New York’s senior senator, Chuck Schumer, began with some observations about Judge Roberts’ “troubling” record on “the issue of civil rights.” Ah-ha! “Many of us consider racism the nation’s poison,” he said sternly. And then he dropped the big one: Twenty-five years ago Roberts had inappropriately used the word “amigos” in a memo.
I yield to no one in my disdain for Schumer, but at that moment my heart went out to him. If I’d been president, I’d have declared his mouth a federal disaster area and allocated $200 billion so FEMA could parachute in a reconstruction team to restore his tongue to its previous level of toxicity.
Alas, two days later the watery gush that had transformed Schumer into his own devastated wetland had still not dried up. He’d pretty much abandoned the racism angle of the inappropriate “amigos,” though he trotted out some boilerplate about how it reflected the “misguided” and “cramped view of civil rights professed in the early Reagan administration.” But by Day Four, he’d moved on to “the question of compassion and humanity,” telling the judge that he had grave concerns about “the fullness of your heart.”
And what was Exhibit A for the heartlessness of Roberts? Well, back in the early ’80s it seems he wrote this memo containing the word “amigos.”
Oh, dear. With enemies like Chuck, who needs amigos? Whatever happened to the party’s fearsome forensic skills at “the politics of personal destruction”? Granted, blathering on about how, if the other guy doesn’t agree with your views, he must be deficient in “compassion and humanity” is a lot of baloney even by mawkish Dem standards. But, if you’re going to twitter about the fullness of somebody’s heart, why get Chuck Schumer to play Senator Oprah? He has the shifty air of a mob accountant, even with every intern on his staff holding onions under his eyes. Likewise, sneering at Roberts’ life of privilege may be a smart move, but not if you entrust it to Dianne Feinstein, one of the wealthiest women in the galaxy.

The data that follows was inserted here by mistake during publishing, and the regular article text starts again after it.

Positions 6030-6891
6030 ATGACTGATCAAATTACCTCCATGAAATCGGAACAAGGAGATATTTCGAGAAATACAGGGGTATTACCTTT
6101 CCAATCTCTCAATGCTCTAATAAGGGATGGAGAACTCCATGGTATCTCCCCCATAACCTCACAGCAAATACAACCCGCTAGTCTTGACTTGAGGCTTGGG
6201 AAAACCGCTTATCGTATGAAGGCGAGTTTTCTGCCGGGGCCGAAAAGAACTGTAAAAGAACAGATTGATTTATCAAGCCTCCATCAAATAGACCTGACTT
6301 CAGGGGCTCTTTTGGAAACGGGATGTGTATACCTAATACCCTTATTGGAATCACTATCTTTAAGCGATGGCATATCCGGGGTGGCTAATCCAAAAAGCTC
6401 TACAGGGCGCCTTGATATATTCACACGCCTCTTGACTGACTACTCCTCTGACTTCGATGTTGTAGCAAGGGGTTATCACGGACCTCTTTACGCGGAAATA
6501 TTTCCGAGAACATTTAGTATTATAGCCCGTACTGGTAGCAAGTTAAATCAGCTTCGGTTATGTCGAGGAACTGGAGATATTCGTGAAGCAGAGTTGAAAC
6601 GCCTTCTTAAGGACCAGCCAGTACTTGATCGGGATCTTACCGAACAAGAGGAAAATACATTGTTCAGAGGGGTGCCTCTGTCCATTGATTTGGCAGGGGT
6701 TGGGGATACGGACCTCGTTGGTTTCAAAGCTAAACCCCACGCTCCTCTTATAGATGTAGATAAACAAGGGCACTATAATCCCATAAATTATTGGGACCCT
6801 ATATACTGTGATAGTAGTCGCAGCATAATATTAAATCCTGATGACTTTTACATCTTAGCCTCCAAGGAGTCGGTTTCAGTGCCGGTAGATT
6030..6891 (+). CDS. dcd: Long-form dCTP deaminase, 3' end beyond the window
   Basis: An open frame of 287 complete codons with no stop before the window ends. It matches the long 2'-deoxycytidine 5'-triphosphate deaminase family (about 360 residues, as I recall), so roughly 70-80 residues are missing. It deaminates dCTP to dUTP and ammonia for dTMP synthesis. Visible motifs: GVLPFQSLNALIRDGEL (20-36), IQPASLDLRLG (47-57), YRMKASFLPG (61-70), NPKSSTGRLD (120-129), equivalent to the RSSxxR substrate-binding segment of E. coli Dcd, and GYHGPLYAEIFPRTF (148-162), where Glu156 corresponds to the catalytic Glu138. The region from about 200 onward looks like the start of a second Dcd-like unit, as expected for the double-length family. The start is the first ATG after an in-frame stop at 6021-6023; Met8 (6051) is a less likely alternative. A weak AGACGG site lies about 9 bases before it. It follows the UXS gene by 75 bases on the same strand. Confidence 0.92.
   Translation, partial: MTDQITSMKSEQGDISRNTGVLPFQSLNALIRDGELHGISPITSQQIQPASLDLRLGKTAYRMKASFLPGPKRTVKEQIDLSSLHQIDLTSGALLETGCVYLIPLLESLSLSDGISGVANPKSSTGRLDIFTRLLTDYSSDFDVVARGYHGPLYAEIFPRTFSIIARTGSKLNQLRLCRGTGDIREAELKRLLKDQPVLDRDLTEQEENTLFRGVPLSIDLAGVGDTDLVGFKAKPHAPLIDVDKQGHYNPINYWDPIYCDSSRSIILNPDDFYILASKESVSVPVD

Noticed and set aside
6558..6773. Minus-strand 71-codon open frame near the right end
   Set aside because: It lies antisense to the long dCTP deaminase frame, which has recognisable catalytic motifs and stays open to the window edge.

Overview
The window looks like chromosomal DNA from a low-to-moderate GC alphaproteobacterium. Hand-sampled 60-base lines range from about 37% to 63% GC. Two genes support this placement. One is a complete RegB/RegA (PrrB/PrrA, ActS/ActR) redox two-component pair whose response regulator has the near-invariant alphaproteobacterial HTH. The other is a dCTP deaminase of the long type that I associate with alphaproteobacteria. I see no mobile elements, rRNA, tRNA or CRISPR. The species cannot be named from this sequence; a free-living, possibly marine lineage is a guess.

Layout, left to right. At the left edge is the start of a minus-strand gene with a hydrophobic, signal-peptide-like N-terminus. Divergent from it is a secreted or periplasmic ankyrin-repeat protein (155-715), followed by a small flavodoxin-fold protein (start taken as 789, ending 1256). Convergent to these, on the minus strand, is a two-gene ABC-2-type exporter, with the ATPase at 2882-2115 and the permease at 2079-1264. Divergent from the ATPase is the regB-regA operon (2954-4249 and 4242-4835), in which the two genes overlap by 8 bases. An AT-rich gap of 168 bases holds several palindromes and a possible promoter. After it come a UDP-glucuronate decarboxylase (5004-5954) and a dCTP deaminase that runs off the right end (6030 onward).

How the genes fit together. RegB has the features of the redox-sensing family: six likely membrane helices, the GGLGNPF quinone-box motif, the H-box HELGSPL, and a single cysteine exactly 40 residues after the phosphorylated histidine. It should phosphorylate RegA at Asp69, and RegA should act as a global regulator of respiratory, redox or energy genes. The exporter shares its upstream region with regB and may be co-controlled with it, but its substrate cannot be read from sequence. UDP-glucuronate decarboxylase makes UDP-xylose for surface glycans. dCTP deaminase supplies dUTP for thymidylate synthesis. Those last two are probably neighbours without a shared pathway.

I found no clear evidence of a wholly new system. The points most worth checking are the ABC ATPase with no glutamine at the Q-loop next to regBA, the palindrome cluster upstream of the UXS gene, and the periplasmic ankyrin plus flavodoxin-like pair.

But, like Lord Cardigan’s 13th Light Dragoons facing the Russian guns at Balaclava, onward they rode into the Valley of Death — or the Valley of Continuous Cable News Coverage, which boils down to flogging your dead horse through a Valley of Living Death.
In her post linking to Steyn, Betsy also has some thoughts on how the Democrats’ votes on Roberts will resonate with their base. Ed Morrissey predicts, “Roberts will get Feinstein and Kohl’s vote, perhaps Feingold as well as Leahy, the one Democrat who may have improved his standing overall. That will be all.” But he also notes one surprise endorsement: the Washington Post, which concludes:
JOHN G. ROBERTS JR. should be confirmed as chief justice of the United States. He is overwhelmingly well-qualified, possesses an unusually keen legal mind and practices a collegiality of the type an effective chief justice must have. He shows every sign of commitment to restraint and impartiality. Nominees of comparable quality have, after rigorous hearings, been confirmed nearly unanimously. We hope Judge Roberts will similarly be approved by a large bipartisan vote.
In other words, it sounds like a done deal, and despite our best efforts all summer long at savaging the judge and his family, there’s nothing we at the Post can do to stop it.